Thursday, January 17, 2013

Learning to Love. Sex

L´earning to  Love
Gloria Ornelas Hall

Lesson 17: Sex
Hands come together, in prayer. Bodies come together in Love. We need two hands to pray; two wings to fly; two bodies to make one soul.
The etymology of the word “sex”, from the latin: seco/secare-cut in half or division, may refer to the split which cut man in half according to Aristophanes in Plato´s dialogue “The Symposium”.  Plato describes man, as originally having had four arms and four legs, with a single head and two faces. He goes on to say that man´s pride was such, that he was daring the gods. Such insubordination obliged Zeus to split him in two, breaking his power in half and duplicating the number of people that would give him tribute. Since then, man yearns for his/her other half, longing to make his soul whole, again. Theosofists like Edgar Cayce, believe that when karma is paid, man will again be rejoined with woman and be whole again.

It wasn´t till the early 1900’s that the word ‘sex’, was openly related with ‘sexual intercourse’, as used in D.H. Lawrence’s controversial book “Lady Chatterley’s Lover”.  In it he also talks of the division between man and woman but in this case, separated by social class. The book explores different types of love: a cold relationship between husband and wife; an abusive relationship and the passion between a high class aristocrat and a low-class gamekeeper. It seems to question the split between body and mind, so rigorously severed for religious and puritanical beliefs, releasing the passion of sex.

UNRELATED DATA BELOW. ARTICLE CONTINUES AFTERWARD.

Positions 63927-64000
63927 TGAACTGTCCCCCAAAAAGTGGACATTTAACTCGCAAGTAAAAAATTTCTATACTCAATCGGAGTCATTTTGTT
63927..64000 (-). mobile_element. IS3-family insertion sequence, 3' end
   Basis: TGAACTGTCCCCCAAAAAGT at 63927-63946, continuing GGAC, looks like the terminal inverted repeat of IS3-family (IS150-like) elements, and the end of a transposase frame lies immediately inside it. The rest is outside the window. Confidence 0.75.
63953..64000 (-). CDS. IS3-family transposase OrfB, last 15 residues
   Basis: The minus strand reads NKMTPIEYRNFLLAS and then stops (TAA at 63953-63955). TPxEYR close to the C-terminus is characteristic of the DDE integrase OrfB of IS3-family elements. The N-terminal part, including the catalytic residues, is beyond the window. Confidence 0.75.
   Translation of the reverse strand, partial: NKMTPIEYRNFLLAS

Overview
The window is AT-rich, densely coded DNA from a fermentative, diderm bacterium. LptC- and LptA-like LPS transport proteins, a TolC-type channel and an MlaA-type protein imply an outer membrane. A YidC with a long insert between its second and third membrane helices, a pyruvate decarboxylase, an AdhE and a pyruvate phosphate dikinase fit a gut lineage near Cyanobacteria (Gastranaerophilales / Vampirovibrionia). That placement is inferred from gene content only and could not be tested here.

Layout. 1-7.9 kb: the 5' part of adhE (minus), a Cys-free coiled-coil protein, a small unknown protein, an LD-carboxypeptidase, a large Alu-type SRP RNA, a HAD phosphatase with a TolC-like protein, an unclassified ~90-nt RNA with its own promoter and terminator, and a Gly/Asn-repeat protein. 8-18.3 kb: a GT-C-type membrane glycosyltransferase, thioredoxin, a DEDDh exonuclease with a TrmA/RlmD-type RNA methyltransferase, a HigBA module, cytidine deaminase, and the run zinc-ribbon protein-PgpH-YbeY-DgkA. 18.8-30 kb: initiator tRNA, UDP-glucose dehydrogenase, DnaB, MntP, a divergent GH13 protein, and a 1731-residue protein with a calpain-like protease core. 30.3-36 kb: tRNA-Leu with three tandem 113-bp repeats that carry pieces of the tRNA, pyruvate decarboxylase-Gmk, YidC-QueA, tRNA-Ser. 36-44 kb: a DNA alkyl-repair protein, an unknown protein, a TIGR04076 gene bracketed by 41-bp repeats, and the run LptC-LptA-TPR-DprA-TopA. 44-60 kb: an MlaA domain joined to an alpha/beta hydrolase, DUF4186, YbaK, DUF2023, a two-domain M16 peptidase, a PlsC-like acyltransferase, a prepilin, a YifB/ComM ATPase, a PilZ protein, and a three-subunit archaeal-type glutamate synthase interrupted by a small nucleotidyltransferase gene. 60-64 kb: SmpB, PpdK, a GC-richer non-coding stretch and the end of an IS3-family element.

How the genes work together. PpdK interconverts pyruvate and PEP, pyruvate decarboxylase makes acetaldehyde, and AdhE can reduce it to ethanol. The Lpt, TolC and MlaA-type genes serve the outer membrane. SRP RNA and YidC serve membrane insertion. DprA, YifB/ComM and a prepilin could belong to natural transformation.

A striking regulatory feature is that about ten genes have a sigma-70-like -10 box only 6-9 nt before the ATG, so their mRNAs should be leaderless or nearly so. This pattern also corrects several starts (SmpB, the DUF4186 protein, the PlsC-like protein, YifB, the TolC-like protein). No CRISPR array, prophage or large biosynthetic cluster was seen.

In Book 4 of the Republic, Plato says that the soul is divided into three parts: the appetitive (responding to physical cravings); the rational (or logos, from the mind or intellect) and the spirited (desiring honor and love). In fact, sex can be experienced physically, as a natural response of heightened erogenous arousal; sentimentally, as a subjective interpretation of sensorial romance; rationally, as a relationship taken by decision and free choice; and spiritually, as the bond of love. The challenge is to integrate this diverse experience into one integral response. Love comes from this ‘integrity’.

 “Marriages are made in heaven” is a Yiddish proverb that relates love, to fate and destiny. Jewish tradition holds it, that love is predestined to a divinely fore-ordained spouse or ‘soul-mate’. This idea of completion, reached only when we are with our true ‘loved one’, is also subscribed in predestined karma. It seems to be the soul that recognizes our “complementing other half”, and not our body. Such sexual attraction gives unconscious, instinctive, intuitive, inspirational, libidinal enlightened bliss. This is what the Kamasutra is about. It is not a manual of ‘sexual postures’ but a holy guide written in Sanskrit between 400 and 200BC, describing the virtuous and gracious art of loving.

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